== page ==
Low IPSEC rates through the CGN3 series (Intel Puma 6 modem) and the newer CODA-4582 (Intel Puma 7 modem) are a known problem. Having said that, higher IPSEC rates have been observed, but, that might depend on the IPSEC configuration settings and the capability of your pc to support client IPSEC/VPN use.
Personal opinion, if you have access to Bell fibre, your best bet is to:
1. sign up for Bell Fibre
2. Replace Bell's Home Hub 3000 as outlined in the following link with a gigabit fibre to ethernet converter:
3. Connect the fibre to ethernet converter to:
a. An Asus RT-AC86U with Merlin's Asuswrt loaded (IPSEC support is enabled);
b. A pfSense router built with a CPU containing AES-NI capability which will support VPN
& IPSEC requirements. Here's a thread that discusses this:
c. A business class router which will support VPNs.
Doing some background reading on this yesterday I came across a note indicating that pfSense 2.5, which is not out, will require a cpu containing AES-NI capability in order to support route-based IPSEC operation.
As far as the Puma 6 & 7 situation with IPSEC and VPNs, this has been a long standing problem and there hasn't been any comment from Rogers or Intel regarding any plans to resolve the low throughput problem. I suspect that this actually dates back to the Puma 5 which was developed in the 2008 timeframe by Texas Instruments. Whatever limits or design issues that exist in the Puma 5 firmware may have been carried forward into Intel's Puma 6 and 7 firmware development without anyone taking a close look at those limits or design issues. This is an Intel issue to resolve, Rogers or Hitron won't be able to do anything until Intel expends some effort on this. At the present time Intel has its hands full resolving other latency issues with the Puma 6 modems, DOS issues with the Puma 5, 6 and 7 modems, and a fighting class action lawsuit or two over the latency issues in the Puma 6 modems.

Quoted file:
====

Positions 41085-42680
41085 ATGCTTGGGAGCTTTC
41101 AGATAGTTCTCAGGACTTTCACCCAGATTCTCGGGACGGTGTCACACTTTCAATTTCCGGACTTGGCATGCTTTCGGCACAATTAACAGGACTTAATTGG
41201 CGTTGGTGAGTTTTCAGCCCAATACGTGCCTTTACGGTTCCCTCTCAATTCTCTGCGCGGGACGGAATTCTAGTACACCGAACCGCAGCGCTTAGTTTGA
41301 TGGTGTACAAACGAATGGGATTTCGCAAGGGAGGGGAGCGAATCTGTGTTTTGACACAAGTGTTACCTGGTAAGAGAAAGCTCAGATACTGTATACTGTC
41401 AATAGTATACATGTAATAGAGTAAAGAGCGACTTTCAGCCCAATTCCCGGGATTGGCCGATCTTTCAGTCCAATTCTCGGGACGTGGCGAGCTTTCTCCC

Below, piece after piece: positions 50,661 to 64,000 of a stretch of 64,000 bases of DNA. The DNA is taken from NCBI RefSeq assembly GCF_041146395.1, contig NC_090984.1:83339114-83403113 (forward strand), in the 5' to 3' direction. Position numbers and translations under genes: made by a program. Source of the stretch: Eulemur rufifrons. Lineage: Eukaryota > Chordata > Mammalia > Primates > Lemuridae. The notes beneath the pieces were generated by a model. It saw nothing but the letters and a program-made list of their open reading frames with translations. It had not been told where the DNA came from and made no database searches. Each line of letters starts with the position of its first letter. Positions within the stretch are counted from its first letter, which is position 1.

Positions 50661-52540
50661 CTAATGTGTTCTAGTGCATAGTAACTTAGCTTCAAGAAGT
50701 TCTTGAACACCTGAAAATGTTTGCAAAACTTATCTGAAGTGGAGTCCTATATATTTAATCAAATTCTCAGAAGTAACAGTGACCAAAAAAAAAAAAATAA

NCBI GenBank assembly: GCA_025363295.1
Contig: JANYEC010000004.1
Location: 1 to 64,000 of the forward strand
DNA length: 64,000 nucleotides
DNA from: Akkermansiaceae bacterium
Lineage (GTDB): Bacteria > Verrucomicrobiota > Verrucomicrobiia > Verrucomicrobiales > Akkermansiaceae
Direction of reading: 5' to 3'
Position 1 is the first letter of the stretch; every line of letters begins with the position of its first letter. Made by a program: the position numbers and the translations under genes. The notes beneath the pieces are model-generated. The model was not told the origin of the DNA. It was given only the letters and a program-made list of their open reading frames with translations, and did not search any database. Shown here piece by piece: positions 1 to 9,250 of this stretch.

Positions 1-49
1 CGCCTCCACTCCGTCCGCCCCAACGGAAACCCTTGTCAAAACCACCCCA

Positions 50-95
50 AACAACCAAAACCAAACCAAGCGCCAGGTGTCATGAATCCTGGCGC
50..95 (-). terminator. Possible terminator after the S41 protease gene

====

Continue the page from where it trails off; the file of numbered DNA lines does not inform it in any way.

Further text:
Plan B would be to move to a TPIA such as Start, TekSavvy or Ebox and use a Technicolour TC4400 modem which is a Broadcom modem. That isn't cleared for use on Start or Techsavvy at the present time, but is available with EBox. So, your options would depend on where you're located. Ideally the TC4400 would be available for all TPIAs. The TC4400 is DOCSIS 3.1 capable, which is currently in use with Rogers. In terms of IPSEC/VPN performance, you would have to do some research, looking for comments from other users to determine if this would really be a viable option for your VPN use. You would want to avoid an Intel Puma 5/6/7 modem and look for a Broadcom modem, but, you would definitely have to do some homework to determine the suitability of any of the TPIA offered Broadcom modems, specifically for VPN use.
Thanks for confirming it.
Bell fibre isn't an option in my area.
I guess I should have stuck with Teksavvy 250 so I could pick a different modem and avoid this Puma nonsense.
I had my hands on a TP-Link docsis 3.0, broadcom based modem. Then stupidly switched to Rogers at the last minute due to, of course, a deal that undercut TS and offered gigabit for less slightly less than TS 250.
The truth is gigabit is great if everyone in your house is power downloading. Otherwise it's really nothing more than bragging rights.
I've confirmed with a colleague that the TP-link (docsis 3.0) modem on Teksavvy 75 Mb provides a more stable connection with higher throughput to our workplace VPN than the Hitron.
I guess I have no choice but to switch to another provider so I can use another modem.